Finding a Purpose and Passion in Life: How and What?

Published February 16, 2012 by matchsoul

What is one’s passion? What is one’s purpose in life, and how do we find it?

A human being without purpose is like a leaf, tossed and turned about on the winds, going wherever fortune wants to take it. What can it do? Go east, says the wind, and so the leaf goes. Go west, says the wind, and the leaf follows. And there’s nothing wrong with that, I believe, if that is the way you want to live your life. Let the wind take you on a grand romantic adventure, never knowing what the new day will bring you.

Still, for many – a passion, a purpose in life, is something they search for. For many, a purpose brings power and confidence. The leaf is now an arrow – the rain and the storms might knock it off course, but it is still flying.

A recent trend in emails and comments come from readers who wanted to know – how do I find my purpose in life? And the simple answer is: you know the answer better than I do. I can’t tell anyone how to live life; all I can offer is a few random, perhaps contradicting or unconnected, thoughts. Are these thoughts right or wrong? Please decide for yourself, all I can hope for is for them to stimulate your own thoughts and search.

This post is deeply entwined with an old series on Aristotle; updated with new information and perspectives.

First, find strength

A quote, by Alexander Hamilton, springs to mind immediately:

“Those who stand for nothing fall for anything.”

I don’t know how it was intended to be read; but I have seen this in my own life: without a purpose, I was a follower. I followed the path of fear, the path of least resistance. Whatever others did, I followed. When I found purpose, I found courage.

Be a follower; there is nothing wrong with that – if it makes you happy. But being a follower made me weak and unhappy. And it was a vicious cycle, for I felt so weak I could not find the courage to break out of it.

Find courage to make your own path. It might not come immediately, but seek it. Your life is your own. Your purpose is defined by you. Society sees success as being rich, young, attractive, and famous – and so we think our purpose has to revolve around achieving all that. But is it?

Whatever you think it is, seek it, but make it your own. This is not to say, do not take the counsel of the wise, or to ignore those who depend on you. But purpose and happiness has to be your own. They are not you; they do not have your past, your skills, your uniqueness – no one can tell you what it is.

Courage can come in many ways. My favourite method comes from emotional work, purging your fears and insecurities; another powerful method comes from mental work, modern cognitive behavioural therapy, a series that will resume after this one.

Overcoming setbacks

And you’ll find that a journey into courage is another cycle, this time in an upwards direction. As you work on yourself, you naturally begin to take steps in the direction you want to go. And the steps you take will raise your courage even further. When you meet an obstruction, do you let it weaken you, or do you take it as an opportunity to rise even higher?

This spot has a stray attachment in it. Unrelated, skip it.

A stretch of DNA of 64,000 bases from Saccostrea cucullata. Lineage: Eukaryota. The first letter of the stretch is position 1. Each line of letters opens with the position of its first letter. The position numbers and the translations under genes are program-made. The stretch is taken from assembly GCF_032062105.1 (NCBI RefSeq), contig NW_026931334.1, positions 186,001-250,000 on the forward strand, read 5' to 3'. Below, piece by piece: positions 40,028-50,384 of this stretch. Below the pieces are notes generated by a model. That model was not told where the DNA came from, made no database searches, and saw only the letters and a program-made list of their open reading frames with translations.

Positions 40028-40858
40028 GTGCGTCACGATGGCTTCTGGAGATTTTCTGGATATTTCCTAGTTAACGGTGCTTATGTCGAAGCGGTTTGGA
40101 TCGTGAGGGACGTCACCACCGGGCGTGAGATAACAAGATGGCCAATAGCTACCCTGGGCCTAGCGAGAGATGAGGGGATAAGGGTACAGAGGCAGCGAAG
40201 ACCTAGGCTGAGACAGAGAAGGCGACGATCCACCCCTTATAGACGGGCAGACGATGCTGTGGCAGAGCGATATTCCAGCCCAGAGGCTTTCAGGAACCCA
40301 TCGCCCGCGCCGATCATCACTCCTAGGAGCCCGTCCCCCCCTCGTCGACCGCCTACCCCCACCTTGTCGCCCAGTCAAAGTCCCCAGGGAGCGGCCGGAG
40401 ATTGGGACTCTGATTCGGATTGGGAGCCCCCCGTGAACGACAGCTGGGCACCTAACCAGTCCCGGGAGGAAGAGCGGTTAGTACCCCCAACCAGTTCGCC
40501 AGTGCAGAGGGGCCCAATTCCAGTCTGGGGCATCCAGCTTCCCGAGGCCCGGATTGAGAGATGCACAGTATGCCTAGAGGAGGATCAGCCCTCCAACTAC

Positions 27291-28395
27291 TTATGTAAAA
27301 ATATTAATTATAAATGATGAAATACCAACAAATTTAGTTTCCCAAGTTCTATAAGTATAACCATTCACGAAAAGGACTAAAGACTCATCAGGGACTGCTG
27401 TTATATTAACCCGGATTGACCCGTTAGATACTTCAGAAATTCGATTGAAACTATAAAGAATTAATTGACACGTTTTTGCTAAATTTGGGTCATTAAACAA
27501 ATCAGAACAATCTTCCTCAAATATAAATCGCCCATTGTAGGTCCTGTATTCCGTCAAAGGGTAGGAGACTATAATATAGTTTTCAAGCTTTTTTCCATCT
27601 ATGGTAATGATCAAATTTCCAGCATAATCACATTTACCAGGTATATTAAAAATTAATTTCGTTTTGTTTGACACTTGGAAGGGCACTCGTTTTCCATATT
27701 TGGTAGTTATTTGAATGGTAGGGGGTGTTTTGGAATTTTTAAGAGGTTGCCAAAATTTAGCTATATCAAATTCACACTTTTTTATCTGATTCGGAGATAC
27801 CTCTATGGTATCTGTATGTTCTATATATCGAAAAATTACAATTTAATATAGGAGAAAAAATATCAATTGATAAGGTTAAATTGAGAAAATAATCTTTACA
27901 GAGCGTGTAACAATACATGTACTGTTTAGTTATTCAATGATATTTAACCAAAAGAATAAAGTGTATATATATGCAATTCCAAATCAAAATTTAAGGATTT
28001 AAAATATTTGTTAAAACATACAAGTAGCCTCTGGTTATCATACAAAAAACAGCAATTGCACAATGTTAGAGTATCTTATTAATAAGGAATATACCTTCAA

Obstacles are part of the play. Enjoy the hunt; enjoy the process; enjoy the striving. Take both the ups and the downs, for both are inextricably tied together, in the same way that day and night are part of one totality. There will be nothing worthwhile that will not be met with adversity; an inner acceptance of this fact will allow you to meet it calmly and powerfully. Thinking otherwise – believing that your path will always be unobstructed – causes unnecessary suffering.

Further reading: Surrender and Joy in the Pursuit of Excellence.

Purpose and Happiness

For many, their purpose eventually leads back to one thing. What is behind all that we seek? Finding riches, helping others, even the desire to have a purpose itself – what is the driving force behind that? Happiness.

It can be hard to see how happiness is behind much if not all of our urges. Follow this train of thought for your own goals; I’ll use riches as an example: I want lots of money. Why? Because I was denied it in my childhood. So once you get it, what will you do? Buy lots of things. Why? What will you feel? Content. Happiness.

This is why I believe that no discussion of purpose can be complete without touching on the topic of happiness.

Undesirable Archetypes for Purpose and Happiness

It is possible that a man without a purpose, a woman without a passion, can nonetheless live a happy life. But it is equally likely that the same person will fall into unhappiness and purposelessness; buffeted by conflicting advice, role models, demands, wants, and needs.

Your parents want you to be this, your lover wants you to be that, yet you need something else, and you don’t have enough time or money. You look at the billionaires or the Hollywood stars and think that they have success; perhaps if you were more like them you would finally be content. So many directions you are being pulled in – which do you choose? How do you achieve anything when your resources are scattered?

Without a definite purpose, you will be dragged into many false beliefs, models of living life, often given by those who have not found their own.

In Happier, based on positive psychology, author Tal Ben-Shahar noted the four archetypes of purpose, three of which are undesirable: The Rat Racer, the Hedonist, and the Nihilist. It was interesting to read through his descriptions; I saw periods of my life where I conformed strongly to each one of them, and I suspect almost everyone will too.

The Rat Racer

Eternal delayed gratification: work now, and perhaps, just perhaps, enjoy later. The rat racer is eternally looking forward to something in the future to make him happy. He is always gritting his teeth, putting up with unhappiness, in search of something in the future. Always, he thinks – I will be happy once I get something. Just wait.